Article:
ISLAMABAD, Dec 13: The Election Commission of Pakistan (ECP) decided on Thursday to move ahead with a plan for a Karachi-specific delimitation exercise to address the allegation that a systematic division of voters on linguistic lines had been carried out during the previous such exercise.
The ECP, which met here with Chief Election Commissioner Justice (retd) Fakhruddin G. Ebrahim, asked the Sindh provincial election commissioner to submit a detailed proposal for the exercise, including the schedule and modus operandi for delimitation of the city.
The proposal will be reviewed by the ECP and submitted before the Supreme Court after necessary modifications.
ECP Secretary Ishtiak Ahmad Khan told reporters after the meeting that the delimitation would be carried out in line with the Supreme Court’s judgments of Oct 6 last year and Nov 28 this year, the Constitution and the law.
He said that since the government of Sindh had made it clear that no change in administrative units was required, the commission, in exercise of its powers under Section 10-A of the Delimitation Act, would make necessary modification in the existing boundaries of constituencies in the city.He said proposals had been received from at least 10 political parties about delimitation in Karachi and they would also be examined by the ECP before the exercise.
He said the delimitation would be fair. Nobody would be deprived of his right and the work would be carried out only to address the injustice done to those who had been removed from the limits of a constituency they were supposed to be in, he added.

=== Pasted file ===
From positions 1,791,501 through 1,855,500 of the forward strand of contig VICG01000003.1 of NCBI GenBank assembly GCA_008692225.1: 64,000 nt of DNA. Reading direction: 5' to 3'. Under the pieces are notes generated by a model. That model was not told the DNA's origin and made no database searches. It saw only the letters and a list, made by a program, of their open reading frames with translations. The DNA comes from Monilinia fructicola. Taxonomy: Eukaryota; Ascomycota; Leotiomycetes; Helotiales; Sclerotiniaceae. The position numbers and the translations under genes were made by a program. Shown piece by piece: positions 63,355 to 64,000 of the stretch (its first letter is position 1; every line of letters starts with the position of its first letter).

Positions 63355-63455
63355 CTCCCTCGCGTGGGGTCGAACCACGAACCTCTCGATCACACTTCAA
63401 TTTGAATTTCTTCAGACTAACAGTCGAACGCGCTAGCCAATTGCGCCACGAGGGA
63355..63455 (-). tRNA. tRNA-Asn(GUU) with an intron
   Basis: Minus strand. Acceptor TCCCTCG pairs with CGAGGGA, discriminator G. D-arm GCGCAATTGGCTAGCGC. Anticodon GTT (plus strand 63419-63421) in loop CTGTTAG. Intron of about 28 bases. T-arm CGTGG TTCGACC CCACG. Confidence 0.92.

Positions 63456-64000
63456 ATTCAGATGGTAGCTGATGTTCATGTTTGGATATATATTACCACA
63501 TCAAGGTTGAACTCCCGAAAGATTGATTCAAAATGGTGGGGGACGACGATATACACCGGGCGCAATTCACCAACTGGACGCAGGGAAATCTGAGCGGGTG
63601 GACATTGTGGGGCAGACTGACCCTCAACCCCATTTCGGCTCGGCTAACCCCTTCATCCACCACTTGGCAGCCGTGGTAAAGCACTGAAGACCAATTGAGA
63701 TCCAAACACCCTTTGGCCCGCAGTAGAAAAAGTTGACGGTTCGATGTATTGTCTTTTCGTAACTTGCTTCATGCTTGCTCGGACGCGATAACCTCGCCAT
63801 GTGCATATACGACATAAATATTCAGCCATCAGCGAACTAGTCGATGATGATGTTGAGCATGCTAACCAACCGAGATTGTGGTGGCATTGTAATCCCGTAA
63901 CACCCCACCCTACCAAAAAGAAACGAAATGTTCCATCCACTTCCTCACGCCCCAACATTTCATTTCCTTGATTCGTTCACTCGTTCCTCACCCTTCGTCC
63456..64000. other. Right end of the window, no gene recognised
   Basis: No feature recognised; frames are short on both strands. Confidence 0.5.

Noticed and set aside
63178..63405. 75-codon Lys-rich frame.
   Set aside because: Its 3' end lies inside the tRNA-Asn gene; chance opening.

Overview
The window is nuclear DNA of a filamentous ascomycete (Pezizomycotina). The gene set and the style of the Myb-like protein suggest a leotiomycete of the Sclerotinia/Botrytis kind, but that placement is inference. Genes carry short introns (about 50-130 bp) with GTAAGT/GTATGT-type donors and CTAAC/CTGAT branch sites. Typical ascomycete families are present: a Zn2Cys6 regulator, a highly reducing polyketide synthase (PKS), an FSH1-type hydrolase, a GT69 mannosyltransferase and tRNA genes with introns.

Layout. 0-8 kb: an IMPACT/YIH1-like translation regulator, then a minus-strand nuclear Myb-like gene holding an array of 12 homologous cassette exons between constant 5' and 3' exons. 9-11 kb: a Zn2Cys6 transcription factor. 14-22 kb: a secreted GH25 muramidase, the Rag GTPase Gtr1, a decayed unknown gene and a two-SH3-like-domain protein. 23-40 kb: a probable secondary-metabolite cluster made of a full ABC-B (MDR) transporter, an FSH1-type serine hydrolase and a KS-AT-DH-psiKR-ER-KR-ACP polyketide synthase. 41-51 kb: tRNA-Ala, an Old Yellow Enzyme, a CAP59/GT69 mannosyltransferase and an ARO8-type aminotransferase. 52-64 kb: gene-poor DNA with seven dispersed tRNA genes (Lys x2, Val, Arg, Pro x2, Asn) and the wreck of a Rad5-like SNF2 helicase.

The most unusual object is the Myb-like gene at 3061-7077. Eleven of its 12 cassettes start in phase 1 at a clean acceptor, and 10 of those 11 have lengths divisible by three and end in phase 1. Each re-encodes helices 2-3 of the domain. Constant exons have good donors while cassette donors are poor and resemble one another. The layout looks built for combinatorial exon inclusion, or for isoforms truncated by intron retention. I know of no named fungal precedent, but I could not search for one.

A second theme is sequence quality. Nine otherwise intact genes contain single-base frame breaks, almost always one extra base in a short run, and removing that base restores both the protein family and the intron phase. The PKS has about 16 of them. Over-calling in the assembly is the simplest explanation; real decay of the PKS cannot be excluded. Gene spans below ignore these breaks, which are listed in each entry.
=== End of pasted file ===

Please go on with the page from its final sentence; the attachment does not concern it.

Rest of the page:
VOTER VERIFICATION: The secretary said the provincial election commissioner had been asked to write letters regarding a door-to-door voter re-verification campaign in the city to the departments concerned.
Mr Khan said he had also been told to write letters to the defence secretary and the Karachi corps headquarters, seeking army personnel for providing security to some 18,000 enumerators.
The ECP secretary told Dawn that he had established telephonic contact with the defence secretary and informed him about the requirement for army personnel for assistance in the verification work.
In reply to a question, he said the army would decide about the number of personnel required for the purpose and the letters would be sent soon.
Mr Khan said the re-verification was expected to be completed by the third week of February – less than a month ahead of the end of the assemblies’ term. Two weeks were needed to arrange manpower, one month for door-to-door verification and the remaining time for correction in the voters’ lists.
He said a meeting on security arrangements for the coming general election would be held on Jan 2. The defence secretary and senior officials of law enforcement agencies were expected to attend the meeting.
He said armed forces’ personnel would be deployed in and outside polling stations in Karachi, Fata and some constituencies in Balochistan and Khyber Pakhtunkhwa.
BY-POLLS COMPLAINTS: The ECP decided not to take action against those winning candidates whose supporters had resorted to firing in the air in jubilation after the Dec 4 by-elections in Punjab and Sindh. “These were general complaints and not under Section 103-A of the People’s Representation Act,” Mr Khan told reporters. Doors were open for the aggrieved to go to election tribunals, he added.
In reply to a question, he said cases had been registered against those who had resorted to firing and many of them had been arrested.
The code of conduct for polls in the past had remained mere paperwork, but now a mechanism had been devised to ensure its implementation in letter and spirit and take action against those who violated it, Mr Khan said.